Chip Neidigh


I run regularly.  Since my knees are deteriorating, I’m experimenting with new ways to reduce the shock to my joints.  I’ve learned that barefoot (flat-footed) running actually produces less impact than standard heel-toe running in athletic shoes.  I’ve been running for several weeks using a gentler, flat-footed style, and I’ve had some good results (less knee pain, building distance, increasing speed).  But this new style is incredibly uncomfortable, and I’m tempted to abandon it.

Each time I run I find myself tensing up my shoulders and hands.  I can’t relax, and it takes all my concentration just to keep my rebellious feet from going back to their old habits.  When my mind wanders, I slip back into a heel-toe rhythm, with damaging long-term effects (sore knees, fewer runs, knee surgery).

I have a couple of clients who are trying new moves in their leadership.  Those new moves are proving uncomfortable for them.  One is trying to be less controlling and give his team more freedom to choose priorities and solve problems on their own.  Another is trying to be more assertive, making necessary but unpopular decisions without consensus from all her team members.

Both of these leaders are in danger of slipping back into old, comfortable rhythms. The first is tempted to start digging into the details of his subordinates’ work, fearing they must be hiding important information.  The second is tempted to second-guess her decisions when she encounters the (predictable) opposition.  If they slip, their organizations will suffer.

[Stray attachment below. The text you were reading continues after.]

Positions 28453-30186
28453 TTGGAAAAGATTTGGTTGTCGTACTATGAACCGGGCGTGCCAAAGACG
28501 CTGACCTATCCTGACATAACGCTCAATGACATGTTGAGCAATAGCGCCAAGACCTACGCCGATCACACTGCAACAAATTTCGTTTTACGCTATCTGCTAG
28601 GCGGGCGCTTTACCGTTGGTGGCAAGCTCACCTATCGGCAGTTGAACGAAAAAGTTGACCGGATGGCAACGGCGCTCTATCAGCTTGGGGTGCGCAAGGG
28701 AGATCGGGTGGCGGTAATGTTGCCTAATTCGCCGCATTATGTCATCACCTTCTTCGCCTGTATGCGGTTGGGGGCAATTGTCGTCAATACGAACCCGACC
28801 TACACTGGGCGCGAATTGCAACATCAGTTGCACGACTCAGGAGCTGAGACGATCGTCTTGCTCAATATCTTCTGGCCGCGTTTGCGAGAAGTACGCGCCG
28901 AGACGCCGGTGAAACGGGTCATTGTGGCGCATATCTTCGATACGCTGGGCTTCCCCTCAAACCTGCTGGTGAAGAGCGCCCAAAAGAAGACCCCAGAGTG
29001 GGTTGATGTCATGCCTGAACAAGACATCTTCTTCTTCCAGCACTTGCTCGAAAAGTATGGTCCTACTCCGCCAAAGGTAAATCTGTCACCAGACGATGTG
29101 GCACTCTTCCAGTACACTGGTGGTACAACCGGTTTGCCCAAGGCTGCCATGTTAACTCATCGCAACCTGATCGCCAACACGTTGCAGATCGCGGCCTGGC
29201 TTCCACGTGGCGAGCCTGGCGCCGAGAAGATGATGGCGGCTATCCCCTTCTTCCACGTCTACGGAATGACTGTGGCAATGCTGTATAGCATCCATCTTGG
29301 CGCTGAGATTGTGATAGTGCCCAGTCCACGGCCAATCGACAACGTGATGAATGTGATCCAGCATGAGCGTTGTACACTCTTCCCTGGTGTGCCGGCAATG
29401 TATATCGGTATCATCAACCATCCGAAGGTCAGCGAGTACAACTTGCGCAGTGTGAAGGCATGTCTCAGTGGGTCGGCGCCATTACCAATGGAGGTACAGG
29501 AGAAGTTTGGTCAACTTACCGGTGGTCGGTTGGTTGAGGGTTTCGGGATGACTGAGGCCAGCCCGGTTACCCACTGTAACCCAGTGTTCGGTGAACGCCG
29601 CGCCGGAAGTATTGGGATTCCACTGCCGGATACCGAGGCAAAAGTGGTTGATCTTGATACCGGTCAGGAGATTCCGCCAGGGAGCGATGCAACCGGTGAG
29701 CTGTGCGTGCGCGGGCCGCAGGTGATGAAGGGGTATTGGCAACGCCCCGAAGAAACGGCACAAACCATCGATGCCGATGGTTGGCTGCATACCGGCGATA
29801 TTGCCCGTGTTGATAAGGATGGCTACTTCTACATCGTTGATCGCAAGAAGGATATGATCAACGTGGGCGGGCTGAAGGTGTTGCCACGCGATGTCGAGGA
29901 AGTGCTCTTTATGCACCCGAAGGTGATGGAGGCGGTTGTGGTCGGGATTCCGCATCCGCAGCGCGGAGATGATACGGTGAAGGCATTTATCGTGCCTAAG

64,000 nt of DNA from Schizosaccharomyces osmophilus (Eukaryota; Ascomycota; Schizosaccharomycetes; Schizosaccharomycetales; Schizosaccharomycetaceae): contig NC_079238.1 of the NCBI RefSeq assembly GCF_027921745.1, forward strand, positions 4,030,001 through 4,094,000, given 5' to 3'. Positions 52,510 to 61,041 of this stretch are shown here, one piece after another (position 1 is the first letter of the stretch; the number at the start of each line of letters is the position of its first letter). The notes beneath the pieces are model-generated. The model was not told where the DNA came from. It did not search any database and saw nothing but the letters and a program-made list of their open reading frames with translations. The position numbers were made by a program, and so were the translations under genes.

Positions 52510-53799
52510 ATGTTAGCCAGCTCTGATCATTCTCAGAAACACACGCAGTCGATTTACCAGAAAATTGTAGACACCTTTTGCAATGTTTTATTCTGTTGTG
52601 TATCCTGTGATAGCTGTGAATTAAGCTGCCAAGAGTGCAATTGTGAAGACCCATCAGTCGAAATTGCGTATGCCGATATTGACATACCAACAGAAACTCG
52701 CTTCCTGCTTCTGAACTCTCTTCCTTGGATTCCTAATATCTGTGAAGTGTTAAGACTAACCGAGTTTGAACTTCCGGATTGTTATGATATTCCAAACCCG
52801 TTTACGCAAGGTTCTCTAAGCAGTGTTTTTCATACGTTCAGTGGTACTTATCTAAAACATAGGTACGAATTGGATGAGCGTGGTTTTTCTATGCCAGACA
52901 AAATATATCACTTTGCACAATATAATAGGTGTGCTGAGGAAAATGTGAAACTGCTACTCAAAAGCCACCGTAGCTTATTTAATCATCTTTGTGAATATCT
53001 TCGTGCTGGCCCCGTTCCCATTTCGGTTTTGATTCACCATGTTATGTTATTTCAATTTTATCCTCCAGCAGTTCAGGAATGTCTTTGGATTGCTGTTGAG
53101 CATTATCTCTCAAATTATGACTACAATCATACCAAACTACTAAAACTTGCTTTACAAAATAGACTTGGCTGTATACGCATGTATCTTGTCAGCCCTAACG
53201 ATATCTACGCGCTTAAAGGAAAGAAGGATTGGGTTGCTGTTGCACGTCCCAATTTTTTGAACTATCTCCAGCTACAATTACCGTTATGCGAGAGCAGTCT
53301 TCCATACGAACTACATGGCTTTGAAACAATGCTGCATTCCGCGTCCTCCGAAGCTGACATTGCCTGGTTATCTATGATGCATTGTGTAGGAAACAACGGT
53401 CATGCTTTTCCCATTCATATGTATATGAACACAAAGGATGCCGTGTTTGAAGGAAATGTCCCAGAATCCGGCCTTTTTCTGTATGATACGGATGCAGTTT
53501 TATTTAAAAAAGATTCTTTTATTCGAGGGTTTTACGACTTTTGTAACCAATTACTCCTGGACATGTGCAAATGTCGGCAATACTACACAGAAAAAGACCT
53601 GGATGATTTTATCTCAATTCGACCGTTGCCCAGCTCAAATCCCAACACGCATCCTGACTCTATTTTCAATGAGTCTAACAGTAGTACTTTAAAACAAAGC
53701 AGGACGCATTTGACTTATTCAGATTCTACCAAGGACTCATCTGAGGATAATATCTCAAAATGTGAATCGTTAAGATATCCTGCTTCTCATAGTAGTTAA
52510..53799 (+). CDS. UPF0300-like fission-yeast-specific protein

What can we do to preserve our gains and keep moving forward?

Burn the Ships. When Cortez landed in Mexico, he burned (well, actually scuttled) his ships to ensure there was no way his men could back out of the plan to conquer the Aztecs.  With our leadership moves, however, “burning the ships” isn’t as tangible.  We need to find ways to make it more likely that we will make good choices, day after day.  Both of my clients have told their teams about their new moves, expressed their commitment, articulated the reasons why their old moves weren’t working, and asked to be held accountable.  Those actions require courage, and they create support systems that pull leaders forward when they are tempted to turn back.

Get Feedback. Without insights from someone who has gone before us down our new path (a mentor or role model), or someone who can help us get where we want to go (a coach), we’re on our own.  We can muddle through as rugged individualists, but that isn’t our only option.  Coaching is helping my clients run with better form.

Measure Results. I’ve been encouraging my clients’ team members to clarify for their leaders how those new behaviors are contributing to the organization’s success.  Clearly seeing the benefits of new moves helps leaders overcome the discomfort.

Run Faster. This one may seem counter-intuitive, but running more, and running faster, allows us to get through the discomfort quicker.  The more we practice our new moves, the more adept we become, and the more natural the behaviors feel.

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